An MG-42.

Can You Legally Own a Machine Gun?

Some gun enthusiasts may be wondering if they can legally add a machine gun to their collection. While machine guns are heavily regulated and generally difficult to obtain, it is possible to legally own this type of firearm if you meet certain requirements. In fact, many hobbyists see the machine gun as the ultimate addition to their vaults because of the expense and difficulty associated with purchasing one.

What Classifies a Machine Gun?

According to federal law, a machine gun is defined as a firearm that fires more than one round for every pull of the trigger. Basically, if your finger is pulling the trigger and multiple rounds are fired, that firearm is classified as a fully automatic machine gun. Some examples of machine guns include the following models:

In contrast, a semi-automatic firearm will only fire one round with each individual pull of the trigger, then automatically reload the chamber with a cartridge so the gun is ready to fire again. Semi-automatic guns are much more common than fully automatic firearms due to less extensive regulations and a much lower price point.

Can You Legally Own a Machine Gun in the U.S.?

Although there are clear restrictions that outline individuals who cannot legally own a machine gun, this doesn’t mean anyone not on that list can own a machine gun. In addition to federal gun ownership restrictions, some states restrict the types of guns their residents can own. Approximately one-third of U.S. states do not permit residents to own machine guns. 

Residents of the following states are not permitted to own machine guns:

  • California
  • Colorado
  • Delaware
  • District of Columbia
  • Hawaii
  • Illinois
  • Iowa
  • Louisiana
  • Massachusetts
  • Minnesota
  • New Jersey
  • New York
  • Rhode Island
  • Wisconsin

The following states have a limited ban on machine gun ownership, which applies to individuals using machine guns to commit criminal acts or for “offensive or aggressive” purposes:

  • Maryland
  • Montana
  • Virginia

Some states, including those listed here, allow citizens to apply for exemptions or have exemptions in place for some people:

  • California
  • Louisiana
  • Massachusetts
  • Minnesota
  • New Jersey
  • Wisconsin

Citizens of the following states can own a machine gun if they are not in any of the restricted groups prohibited from gun ownership:

  • Alabama
  • Alaska
  • Arizona
  • Arkansas
  • Connecticut
  • Florida
  • Georgia
  • Idaho
  • Indiana
  • Kansas
  • Kentucky
  • Maine
  • Michigan
  • Mississippi
  • Missouri
  • Nebraska
  • Nevada
  • New Hampshire
  • New Mexico
  • North Carolina
  • North Dakota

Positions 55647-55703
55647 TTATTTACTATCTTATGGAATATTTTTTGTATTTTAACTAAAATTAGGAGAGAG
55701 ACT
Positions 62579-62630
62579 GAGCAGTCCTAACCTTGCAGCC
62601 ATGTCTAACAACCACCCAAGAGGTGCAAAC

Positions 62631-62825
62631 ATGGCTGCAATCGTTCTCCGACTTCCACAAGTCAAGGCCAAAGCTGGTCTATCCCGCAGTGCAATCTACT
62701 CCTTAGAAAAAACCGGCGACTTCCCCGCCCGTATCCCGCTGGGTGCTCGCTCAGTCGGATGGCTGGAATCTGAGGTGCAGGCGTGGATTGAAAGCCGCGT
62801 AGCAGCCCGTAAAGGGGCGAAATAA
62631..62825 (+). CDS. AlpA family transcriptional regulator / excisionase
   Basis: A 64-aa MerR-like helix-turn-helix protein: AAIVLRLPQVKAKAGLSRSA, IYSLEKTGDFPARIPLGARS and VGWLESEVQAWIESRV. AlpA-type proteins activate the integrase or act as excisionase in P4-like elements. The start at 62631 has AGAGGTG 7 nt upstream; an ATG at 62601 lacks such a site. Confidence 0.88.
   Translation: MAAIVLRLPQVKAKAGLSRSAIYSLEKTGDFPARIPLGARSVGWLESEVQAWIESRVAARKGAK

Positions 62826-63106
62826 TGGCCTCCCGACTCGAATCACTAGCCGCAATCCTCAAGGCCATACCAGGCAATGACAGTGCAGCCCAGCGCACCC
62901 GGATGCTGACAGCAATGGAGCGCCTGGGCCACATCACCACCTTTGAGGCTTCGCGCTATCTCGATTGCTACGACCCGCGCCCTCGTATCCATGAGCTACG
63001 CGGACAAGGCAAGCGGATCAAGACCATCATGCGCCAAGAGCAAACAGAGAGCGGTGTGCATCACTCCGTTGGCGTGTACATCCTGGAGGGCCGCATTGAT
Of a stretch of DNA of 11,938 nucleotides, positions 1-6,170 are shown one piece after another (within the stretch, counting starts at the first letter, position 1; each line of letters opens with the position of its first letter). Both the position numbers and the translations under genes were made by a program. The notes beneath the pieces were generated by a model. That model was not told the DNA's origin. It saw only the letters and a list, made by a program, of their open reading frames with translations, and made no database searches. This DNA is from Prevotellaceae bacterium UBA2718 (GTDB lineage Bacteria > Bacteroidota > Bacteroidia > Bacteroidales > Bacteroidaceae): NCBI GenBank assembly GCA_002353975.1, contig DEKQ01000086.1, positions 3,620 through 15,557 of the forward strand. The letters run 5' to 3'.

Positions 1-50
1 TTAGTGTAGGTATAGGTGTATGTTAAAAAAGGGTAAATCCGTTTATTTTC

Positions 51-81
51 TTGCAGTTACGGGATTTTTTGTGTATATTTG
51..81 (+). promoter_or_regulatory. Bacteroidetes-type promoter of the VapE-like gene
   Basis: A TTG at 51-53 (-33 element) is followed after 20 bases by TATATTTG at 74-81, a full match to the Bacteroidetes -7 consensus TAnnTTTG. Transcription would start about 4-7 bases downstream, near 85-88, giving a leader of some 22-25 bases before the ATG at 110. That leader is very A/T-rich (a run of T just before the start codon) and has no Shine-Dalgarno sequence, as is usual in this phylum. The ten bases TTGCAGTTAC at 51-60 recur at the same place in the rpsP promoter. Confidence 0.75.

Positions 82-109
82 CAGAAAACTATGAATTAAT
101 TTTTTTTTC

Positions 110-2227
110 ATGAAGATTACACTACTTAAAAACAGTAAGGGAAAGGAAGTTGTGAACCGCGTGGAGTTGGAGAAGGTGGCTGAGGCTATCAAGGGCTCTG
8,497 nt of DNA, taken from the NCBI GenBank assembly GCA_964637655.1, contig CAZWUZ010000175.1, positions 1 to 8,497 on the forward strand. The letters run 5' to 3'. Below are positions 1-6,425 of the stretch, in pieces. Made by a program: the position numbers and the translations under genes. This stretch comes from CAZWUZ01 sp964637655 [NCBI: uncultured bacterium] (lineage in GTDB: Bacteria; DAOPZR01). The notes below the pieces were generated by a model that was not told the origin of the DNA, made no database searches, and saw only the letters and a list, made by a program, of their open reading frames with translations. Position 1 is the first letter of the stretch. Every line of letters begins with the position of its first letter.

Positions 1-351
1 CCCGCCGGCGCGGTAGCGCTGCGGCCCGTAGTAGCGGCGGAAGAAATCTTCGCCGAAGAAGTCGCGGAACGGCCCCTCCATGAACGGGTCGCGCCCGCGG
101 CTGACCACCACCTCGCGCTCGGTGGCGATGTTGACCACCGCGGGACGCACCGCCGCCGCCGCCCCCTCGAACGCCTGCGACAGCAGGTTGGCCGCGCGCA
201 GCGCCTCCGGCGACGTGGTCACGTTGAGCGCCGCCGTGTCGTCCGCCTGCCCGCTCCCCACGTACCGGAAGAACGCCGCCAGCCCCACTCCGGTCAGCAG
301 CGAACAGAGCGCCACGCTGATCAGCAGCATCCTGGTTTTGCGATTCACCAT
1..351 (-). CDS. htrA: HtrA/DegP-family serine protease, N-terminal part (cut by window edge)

• Ohio
  • Oklahoma
  • Oregon
  • Pennsylvania
  • South Carolina
  • South Dakota
  • Tennessee
  • Texas
  • Utah
  • Vermont
  • Washington
  • West Virginia
  • Wyoming

Since machine gun laws vary from state to state, you should check your state’s laws to confirm their machine gun ownership laws and requirements. In some cases, collectors can get an exemption from machine gun ownership restrictions.

Additional Machine Gun Restrictions

The following states also prohibit the sale and manufacture of machine guns:

  • California
  • Delaware
  • Hawaii
  • Illinois
  • New Jersey
  • Rhode Island

The following states prohibit or restrict machine gun ownership and manufacturing:

  • District of Columbia
  • Louisiana
  • Massachusetts
  • Wisconsin

New York does not prohibit the sale of machine guns but prohibits the manufacture of machine guns.

Restrictions on Owning a Machine Gun

For private citizens, there are several facets to legally owning a machine gun. For one, you are only eligible to own a fully automatic machine gun (or any gun) if you are not a “prohibited person” by law. Some of the things that will classify you as a prohibited person include the following:

  • People convicted of a crime that is punishable by more than one year in prison
  • Felons
  • Fugitives
  • Unlawful users of controlled substances
  • People with a confirmed mental disorder
  • People previously committed to a mental institution
  • Former military personnel who were dishonorably discharged
  • Illegal aliens
  • Those who have renounced their U.S. citizenship

Another restriction is a result of the Firearm Owners Protection Act (FOPA) passed in 1986. It prohibits the possession of new machine guns (made after 1986) by civilians. If the machine gun was not registered at the time the act was passed, it cannot be legally owned by a private citizen for any reason.

Also, you have to watch out for specific state laws that could ban certain characteristics of some firearms. For example, you cannot legally possess, manufacture, or sell a machine gun in California, Illinois, or New Jersey.